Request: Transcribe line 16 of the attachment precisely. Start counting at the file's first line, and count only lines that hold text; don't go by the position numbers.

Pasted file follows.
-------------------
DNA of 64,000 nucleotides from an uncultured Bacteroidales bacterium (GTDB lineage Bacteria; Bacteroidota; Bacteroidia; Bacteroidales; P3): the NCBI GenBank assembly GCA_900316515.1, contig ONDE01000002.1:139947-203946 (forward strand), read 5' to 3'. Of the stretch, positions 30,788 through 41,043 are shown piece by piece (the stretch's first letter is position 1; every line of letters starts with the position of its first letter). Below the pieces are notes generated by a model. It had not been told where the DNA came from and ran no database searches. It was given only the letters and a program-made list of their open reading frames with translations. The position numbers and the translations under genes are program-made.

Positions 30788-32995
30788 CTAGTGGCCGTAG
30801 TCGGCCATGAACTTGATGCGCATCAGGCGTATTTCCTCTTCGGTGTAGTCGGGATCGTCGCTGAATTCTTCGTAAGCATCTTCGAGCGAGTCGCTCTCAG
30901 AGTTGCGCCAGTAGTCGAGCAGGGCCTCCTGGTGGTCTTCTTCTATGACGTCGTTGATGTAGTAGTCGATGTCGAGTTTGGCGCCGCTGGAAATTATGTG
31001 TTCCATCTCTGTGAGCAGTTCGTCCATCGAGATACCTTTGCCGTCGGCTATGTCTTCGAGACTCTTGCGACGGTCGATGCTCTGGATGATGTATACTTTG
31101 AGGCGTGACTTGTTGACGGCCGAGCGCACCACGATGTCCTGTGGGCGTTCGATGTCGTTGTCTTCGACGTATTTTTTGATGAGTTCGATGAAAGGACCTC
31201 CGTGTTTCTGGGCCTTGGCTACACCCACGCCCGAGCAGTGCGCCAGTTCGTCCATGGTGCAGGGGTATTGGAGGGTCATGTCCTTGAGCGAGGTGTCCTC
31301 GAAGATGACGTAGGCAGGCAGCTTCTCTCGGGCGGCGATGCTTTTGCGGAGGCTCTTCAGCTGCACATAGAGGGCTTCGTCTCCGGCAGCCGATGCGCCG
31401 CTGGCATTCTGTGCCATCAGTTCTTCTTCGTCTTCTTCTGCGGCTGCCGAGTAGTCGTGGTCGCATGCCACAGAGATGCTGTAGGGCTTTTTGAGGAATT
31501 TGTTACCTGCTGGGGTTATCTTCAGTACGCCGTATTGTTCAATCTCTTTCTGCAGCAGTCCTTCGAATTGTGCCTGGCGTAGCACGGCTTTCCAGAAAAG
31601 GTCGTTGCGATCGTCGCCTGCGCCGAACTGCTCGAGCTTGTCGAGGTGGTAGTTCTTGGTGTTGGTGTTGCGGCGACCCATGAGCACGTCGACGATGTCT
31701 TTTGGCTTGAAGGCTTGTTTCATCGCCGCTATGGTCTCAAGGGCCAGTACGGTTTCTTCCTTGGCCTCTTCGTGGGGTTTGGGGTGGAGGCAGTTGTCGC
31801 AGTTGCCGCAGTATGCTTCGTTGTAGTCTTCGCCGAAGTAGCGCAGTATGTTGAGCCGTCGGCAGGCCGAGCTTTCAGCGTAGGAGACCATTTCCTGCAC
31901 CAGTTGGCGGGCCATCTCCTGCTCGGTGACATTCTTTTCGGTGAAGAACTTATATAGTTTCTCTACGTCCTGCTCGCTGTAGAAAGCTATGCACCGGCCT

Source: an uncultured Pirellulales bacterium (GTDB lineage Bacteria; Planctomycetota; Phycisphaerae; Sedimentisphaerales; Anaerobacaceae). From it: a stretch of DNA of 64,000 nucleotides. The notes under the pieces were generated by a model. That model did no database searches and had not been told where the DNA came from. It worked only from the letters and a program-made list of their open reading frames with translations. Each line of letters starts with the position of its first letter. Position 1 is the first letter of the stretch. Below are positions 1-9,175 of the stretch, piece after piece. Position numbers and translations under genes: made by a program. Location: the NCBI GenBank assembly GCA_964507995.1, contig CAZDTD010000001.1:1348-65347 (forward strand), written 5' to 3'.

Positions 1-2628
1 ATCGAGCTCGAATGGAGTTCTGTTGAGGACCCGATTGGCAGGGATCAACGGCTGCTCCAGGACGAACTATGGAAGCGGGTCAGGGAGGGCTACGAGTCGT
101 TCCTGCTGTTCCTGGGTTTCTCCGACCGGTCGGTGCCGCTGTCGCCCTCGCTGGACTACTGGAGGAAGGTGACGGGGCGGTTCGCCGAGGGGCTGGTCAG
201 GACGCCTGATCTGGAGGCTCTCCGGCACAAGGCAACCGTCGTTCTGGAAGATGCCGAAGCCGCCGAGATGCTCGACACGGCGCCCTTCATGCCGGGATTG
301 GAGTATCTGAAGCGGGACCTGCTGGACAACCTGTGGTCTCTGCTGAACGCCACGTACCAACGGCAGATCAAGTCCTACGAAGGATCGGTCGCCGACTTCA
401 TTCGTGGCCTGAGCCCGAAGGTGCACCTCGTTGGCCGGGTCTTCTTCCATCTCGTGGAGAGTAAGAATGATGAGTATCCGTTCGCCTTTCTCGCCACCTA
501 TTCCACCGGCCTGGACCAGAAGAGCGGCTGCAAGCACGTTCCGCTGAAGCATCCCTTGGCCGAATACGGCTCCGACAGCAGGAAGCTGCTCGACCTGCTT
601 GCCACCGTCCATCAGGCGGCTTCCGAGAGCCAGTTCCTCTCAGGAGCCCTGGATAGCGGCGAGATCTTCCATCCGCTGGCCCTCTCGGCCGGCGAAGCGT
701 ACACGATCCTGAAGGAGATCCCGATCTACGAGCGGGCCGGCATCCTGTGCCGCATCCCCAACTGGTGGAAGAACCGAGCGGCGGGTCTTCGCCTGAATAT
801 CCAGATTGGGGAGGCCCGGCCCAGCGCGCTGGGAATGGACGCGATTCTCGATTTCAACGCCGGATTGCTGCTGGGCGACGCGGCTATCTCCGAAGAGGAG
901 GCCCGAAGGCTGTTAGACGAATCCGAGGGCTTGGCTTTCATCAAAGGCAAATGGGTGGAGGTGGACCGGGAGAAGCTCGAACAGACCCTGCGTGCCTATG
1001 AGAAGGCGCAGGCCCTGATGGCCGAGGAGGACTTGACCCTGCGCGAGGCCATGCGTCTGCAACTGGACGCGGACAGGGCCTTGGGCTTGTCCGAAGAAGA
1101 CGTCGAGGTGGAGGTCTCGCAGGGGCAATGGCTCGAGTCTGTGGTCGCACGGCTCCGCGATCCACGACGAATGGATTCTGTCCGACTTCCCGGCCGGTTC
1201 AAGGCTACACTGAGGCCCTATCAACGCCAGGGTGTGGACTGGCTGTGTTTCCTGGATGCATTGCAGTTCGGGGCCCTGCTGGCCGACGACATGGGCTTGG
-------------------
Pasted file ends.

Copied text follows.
Source: an uncultured Pirellulales bacterium (GTDB lineage Bacteria; Planctomycetota; Phycisphaerae; Sedimentisphaerales; Anaerobacaceae). From it: a stretch of DNA of 64,000 nucleotides. The notes under the pieces were generated by a model. That model did no database searches and had not been told where the DNA came from. It worked only from the letters and a program-made list of their open reading frames with translations. Each line of letters starts with the position of its first letter. Position 1 is the first letter of the stretch. Below are positions 1-9,175 of the stretch, piece after piece. Position numbers and translations under genes: made by a program. Location: the NCBI GenBank assembly GCA_964507995.1, contig CAZDTD010000001.1:1348-65347 (forward strand), written 5' to 3'.